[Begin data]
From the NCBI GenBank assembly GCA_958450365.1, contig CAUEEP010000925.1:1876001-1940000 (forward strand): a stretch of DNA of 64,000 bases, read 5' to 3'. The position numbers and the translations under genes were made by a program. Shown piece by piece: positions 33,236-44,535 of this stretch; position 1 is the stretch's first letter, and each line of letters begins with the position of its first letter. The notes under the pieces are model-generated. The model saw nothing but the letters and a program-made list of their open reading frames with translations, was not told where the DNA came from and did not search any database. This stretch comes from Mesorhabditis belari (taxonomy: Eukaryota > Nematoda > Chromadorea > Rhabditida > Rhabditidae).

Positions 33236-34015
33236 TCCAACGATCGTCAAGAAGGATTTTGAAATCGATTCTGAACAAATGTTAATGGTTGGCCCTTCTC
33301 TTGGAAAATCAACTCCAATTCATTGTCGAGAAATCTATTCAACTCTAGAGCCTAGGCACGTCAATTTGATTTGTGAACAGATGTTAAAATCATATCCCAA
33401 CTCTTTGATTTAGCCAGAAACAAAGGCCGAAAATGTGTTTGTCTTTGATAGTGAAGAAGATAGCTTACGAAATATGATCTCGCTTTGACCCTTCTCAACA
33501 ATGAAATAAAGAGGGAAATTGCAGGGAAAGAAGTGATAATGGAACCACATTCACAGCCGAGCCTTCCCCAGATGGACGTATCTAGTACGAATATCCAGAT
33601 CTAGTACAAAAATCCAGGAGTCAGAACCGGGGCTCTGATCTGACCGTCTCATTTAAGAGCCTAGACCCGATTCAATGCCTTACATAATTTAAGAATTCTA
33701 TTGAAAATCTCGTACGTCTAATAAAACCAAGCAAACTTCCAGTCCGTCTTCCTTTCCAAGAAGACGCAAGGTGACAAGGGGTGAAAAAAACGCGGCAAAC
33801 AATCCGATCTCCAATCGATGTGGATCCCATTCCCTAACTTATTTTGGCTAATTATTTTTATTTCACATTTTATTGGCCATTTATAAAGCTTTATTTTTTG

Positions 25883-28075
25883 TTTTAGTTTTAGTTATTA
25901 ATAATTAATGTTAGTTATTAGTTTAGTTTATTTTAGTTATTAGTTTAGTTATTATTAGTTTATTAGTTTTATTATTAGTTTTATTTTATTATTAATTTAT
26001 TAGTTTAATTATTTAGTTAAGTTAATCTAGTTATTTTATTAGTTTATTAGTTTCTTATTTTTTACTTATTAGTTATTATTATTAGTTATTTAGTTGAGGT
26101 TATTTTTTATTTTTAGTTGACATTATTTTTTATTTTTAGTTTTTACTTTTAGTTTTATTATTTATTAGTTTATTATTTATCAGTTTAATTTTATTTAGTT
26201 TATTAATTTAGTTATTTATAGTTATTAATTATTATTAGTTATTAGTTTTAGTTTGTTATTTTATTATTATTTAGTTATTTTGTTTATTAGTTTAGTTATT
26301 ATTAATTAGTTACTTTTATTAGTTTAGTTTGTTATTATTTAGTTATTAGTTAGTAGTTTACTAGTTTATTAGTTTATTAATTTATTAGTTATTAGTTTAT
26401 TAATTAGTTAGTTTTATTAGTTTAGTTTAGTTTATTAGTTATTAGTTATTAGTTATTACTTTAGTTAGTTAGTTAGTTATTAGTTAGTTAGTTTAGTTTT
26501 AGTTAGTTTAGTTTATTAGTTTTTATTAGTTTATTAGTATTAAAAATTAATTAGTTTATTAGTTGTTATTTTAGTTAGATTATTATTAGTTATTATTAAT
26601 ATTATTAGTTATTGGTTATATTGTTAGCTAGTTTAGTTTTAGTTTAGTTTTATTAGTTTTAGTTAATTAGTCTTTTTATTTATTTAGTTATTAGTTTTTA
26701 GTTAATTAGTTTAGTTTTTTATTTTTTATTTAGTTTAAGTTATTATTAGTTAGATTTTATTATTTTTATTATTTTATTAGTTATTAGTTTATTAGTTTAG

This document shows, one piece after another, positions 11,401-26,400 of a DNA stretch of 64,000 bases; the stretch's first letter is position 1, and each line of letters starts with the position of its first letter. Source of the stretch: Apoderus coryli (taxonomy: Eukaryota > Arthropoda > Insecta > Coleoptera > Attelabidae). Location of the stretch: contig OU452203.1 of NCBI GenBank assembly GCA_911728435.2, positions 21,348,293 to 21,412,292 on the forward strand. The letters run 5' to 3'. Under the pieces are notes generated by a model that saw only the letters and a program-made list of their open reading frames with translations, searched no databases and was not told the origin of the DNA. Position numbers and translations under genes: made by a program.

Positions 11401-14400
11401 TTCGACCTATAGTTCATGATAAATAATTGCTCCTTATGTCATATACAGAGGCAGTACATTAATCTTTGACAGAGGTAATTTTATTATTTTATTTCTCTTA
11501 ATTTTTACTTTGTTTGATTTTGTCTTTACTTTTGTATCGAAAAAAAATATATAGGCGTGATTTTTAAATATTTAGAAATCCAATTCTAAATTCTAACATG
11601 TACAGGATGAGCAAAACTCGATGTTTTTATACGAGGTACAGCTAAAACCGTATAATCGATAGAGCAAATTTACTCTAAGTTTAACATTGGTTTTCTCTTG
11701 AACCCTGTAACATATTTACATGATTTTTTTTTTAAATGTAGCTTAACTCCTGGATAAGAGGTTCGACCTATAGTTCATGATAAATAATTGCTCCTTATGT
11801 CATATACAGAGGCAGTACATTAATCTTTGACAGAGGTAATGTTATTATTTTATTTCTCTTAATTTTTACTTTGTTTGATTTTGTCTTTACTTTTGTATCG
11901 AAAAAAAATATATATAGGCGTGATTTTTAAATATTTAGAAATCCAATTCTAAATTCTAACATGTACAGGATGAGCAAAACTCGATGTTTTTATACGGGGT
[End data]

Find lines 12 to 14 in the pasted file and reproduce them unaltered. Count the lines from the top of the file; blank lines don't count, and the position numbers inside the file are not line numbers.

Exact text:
25901 ATAATTAATGTTAGTTATTAGTTTAGTTTATTTTAGTTATTAGTTTAGTTATTATTAGTTTATTAGTTTTATTATTAGTTTTATTTTATTATTAATTTAT
26001 TAGTTTAATTATTTAGTTAAGTTAATCTAGTTATTTTATTAGTTTATTAGTTTCTTATTTTTTACTTATTAGTTATTATTATTAGTTATTTAGTTGAGGT
26101 TATTTTTTATTTTTAGTTGACATTATTTTTTATTTTTAGTTTTTACTTTTAGTTTTATTATTTATTAGTTTATTATTTATCAGTTTAATTTTATTTAGTT